Last September, in the rush of Section 377 of the Constitution being read down, a friend posted a quote by Justice Indu Malhotra – the sole female-member of the five-judge constitution bench – on Instagram:
“Because of family pressures, societal pressures etc., [gay people] are forced to marry opposite sex and it leads to bisexuality and other mental trauma.”
The post was captioned: “Bisexuality isn’t mental trauma. Wtf.”
And the comment section was filled with friends sharing support, expressing shock, and voicing outrage and disappointment at the ‘regressive’ attitudes still prevalent.
But a closer read makes it painfully apparent that that was simply not what Justice Malhotra meant.
When browsing social-media, information is reduced to a tweet, a picture or a quote. People’s entire worldviews and lives are condensed to what we can consume in ten seconds. How often do we seize upon a misplaced word, ambiguous phrasing, or incorrect terminology to insist that the speaker is regressive, or ‘problematic’?
Malhotra was a woman who, having played a pivotal role in a landmark judgement, was expressing regret at the fact that gay people are forced to live double lives, causing isolation and pain. She may have misunderstood or misused the word ‘bisexuality’, but her overarching viewpoint was crystal-clear.
The internet is filled with people spouting bigoted, close-minded, or deeply uninformed opinions. But equally troubling is the insistence in some ‘woke’ circles that opinions uncloaked in the appropriate ‘activist language’ are setting the cause back.
Terminology is valuable when it helps us find identities and create a sense of community. The very purpose of ‘activist language’ is to foster inclusivity and give space to all voices. Setting rigorous standards for those voices to be ‘credible’ should, in theory, make dialogue less reactionary, more nuanced, and better-argued.
But when we demand that everyone must be fluent in the precise usage of words such as ‘intersectional’, ‘grey-aromantic’, ‘counterculture’ etc., we exclude those not as comfortable with English, those who haven’t had exposure to ‘good’ formal education, older people not well-versed in online dialogue, and those who just aren’t as attuned to minute details.
We make dialogue more insular, less accessible. And alongside policing knowledge of specialised jargon, we are prone to policing English-fluency.
A few months ago, a video of a middle-aged woman at a Gurgaon shopping mall went explosively viral. Angrily berating a young woman in shorts, the woman said: “All the ladies… wear shorted skirt or naked to rape…if you are the parents…please, please control the girls.”
Was her statement a deeply troubling perpetuation of rape-culture and misogyny? Yes.
But amidst the flood of backlash was a barrage of comments insulting her grammar, her broken English, and her mispronunciations. Most of these came from ‘liberals’.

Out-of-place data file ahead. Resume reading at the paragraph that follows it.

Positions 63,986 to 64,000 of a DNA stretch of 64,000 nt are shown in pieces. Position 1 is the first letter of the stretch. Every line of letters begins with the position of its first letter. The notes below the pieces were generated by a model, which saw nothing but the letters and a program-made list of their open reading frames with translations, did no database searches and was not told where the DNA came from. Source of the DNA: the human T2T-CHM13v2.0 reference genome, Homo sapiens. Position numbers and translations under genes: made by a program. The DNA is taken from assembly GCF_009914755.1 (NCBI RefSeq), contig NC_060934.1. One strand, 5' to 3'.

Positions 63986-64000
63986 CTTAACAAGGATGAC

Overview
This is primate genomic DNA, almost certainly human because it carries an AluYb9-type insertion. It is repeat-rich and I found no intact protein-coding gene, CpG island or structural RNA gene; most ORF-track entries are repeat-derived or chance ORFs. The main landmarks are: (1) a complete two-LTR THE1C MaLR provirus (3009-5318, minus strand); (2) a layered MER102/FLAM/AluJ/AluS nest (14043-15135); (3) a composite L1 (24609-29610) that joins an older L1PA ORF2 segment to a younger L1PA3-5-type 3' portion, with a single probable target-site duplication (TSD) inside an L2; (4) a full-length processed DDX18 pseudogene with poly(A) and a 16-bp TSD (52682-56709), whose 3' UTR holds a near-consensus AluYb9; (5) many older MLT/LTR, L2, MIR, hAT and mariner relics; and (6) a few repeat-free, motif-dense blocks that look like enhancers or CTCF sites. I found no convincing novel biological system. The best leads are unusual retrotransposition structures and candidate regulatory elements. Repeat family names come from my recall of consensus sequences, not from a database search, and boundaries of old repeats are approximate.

If we believe that ‘anything goes’ in putting down those restricting our freedom, we often impose further restrictions, unintentionally. We don’t just tell those reading our insults that we will not stand for moral policing, we also tell them they will face our derision if they speak in less-than-perfect English.
In a country with such linguistic diversity, and a complex, colonial history, diving into particulars of commas and inflections does nothing but impose a class gateway on socio-political discussions.
How many people will grow reluctant to express themselves simply because ‘liberal’ discourse exacerbates their self-consciousness with English?
Nit-picking can be ugly– especially when online opinions are so divorced from their context. In the comment section of my friend’s post, someone claimed that Justice Malhotra was furthering the toxic idea that bisexuality ‘isn’t real’, an issue certainly of consequence to the LGBTQIA+ community.
Speaking up about these unintentionally-propagated messages is important; learning and growth is a continuous process.
But a few of the comments, under-informed about the way Justice Malhotra had spearheaded momentous, real-world change that affected millions, began to denigrate her as a person.
When we shave content down for the internet, we eliminate information about the speaker’s life, attitudes, intonation, and a million other contextual cues that we use to determine meaning when face-to-face.
Learning how to phrase things both online and in other public forums is important but, perhaps, sometimes, we need to empathize and remember that articulating our thoughts is hard, an ocean of information can be intimidating, English is not everyone’s first language, and people are not perfect communicators.
We’ve all seen well-intentioned discussions dissolve into rabid exchanges of slurs and threats.
Perhaps, sometimes, we must take a breath– and look at the larger picture before reacting.
Inika Murkumbi studies in class 12 at Dhirubhai Ambani International School, Mumbai
Featured image credit: Unsplash